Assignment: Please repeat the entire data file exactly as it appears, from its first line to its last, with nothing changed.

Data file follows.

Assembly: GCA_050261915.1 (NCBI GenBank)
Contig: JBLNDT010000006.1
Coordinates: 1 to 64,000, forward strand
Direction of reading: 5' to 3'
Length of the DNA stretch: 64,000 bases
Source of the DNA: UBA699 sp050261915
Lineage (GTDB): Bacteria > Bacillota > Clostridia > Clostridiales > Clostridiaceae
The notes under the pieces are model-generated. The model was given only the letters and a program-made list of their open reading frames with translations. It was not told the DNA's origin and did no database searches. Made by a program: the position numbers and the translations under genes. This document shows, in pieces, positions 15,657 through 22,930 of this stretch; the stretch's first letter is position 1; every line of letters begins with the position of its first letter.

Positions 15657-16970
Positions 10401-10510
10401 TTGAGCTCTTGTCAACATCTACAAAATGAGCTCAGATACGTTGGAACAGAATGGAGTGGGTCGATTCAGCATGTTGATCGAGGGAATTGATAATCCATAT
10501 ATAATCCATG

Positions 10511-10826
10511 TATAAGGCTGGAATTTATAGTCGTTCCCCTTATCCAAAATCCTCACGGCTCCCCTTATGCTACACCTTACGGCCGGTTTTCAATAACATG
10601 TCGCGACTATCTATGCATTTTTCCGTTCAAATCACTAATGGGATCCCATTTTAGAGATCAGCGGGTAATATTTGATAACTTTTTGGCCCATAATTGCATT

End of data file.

Assembly: GCA_050261915.1 (NCBI GenBank)
Contig: JBLNDT010000006.1
Coordinates: 1 to 64,000, forward strand
Direction of reading: 5' to 3'
Length of the DNA stretch: 64,000 bases
Source of the DNA: UBA699 sp050261915
Lineage (GTDB): Bacteria > Bacillota > Clostridia > Clostridiales > Clostridiaceae
The notes under the pieces are model-generated. The model was given only the letters and a program-made list of their open reading frames with translations. It was not told the DNA's origin and did no database searches. Made by a program: the position numbers and the translations under genes. This document shows, in pieces, positions 15,657 through 22,930 of this stretch; the stretch's first letter is position 1; every line of letters begins with the position of its first letter.

Positions 15657-16970
Positions 10401-10510
10401 TTGAGCTCTTGTCAACATCTACAAAATGAGCTCAGATACGTTGGAACAGAATGGAGTGGGTCGATTCAGCATGTTGATCGAGGGAATTGATAATCCATAT
10501 ATAATCCATG

Positions 10511-10826
10511 TATAAGGCTGGAATTTATAGTCGTTCCCCTTATCCAAAATCCTCACGGCTCCCCTTATGCTACACCTTACGGCCGGTTTTCAATAACATG
10601 TCGCGACTATCTATGCATTTTTCCGTTCAAATCACTAATGGGATCCCATTTTAGAGATCAGCGGGTAATATTTGATAACTTTTTGGCCCATAATTGCATT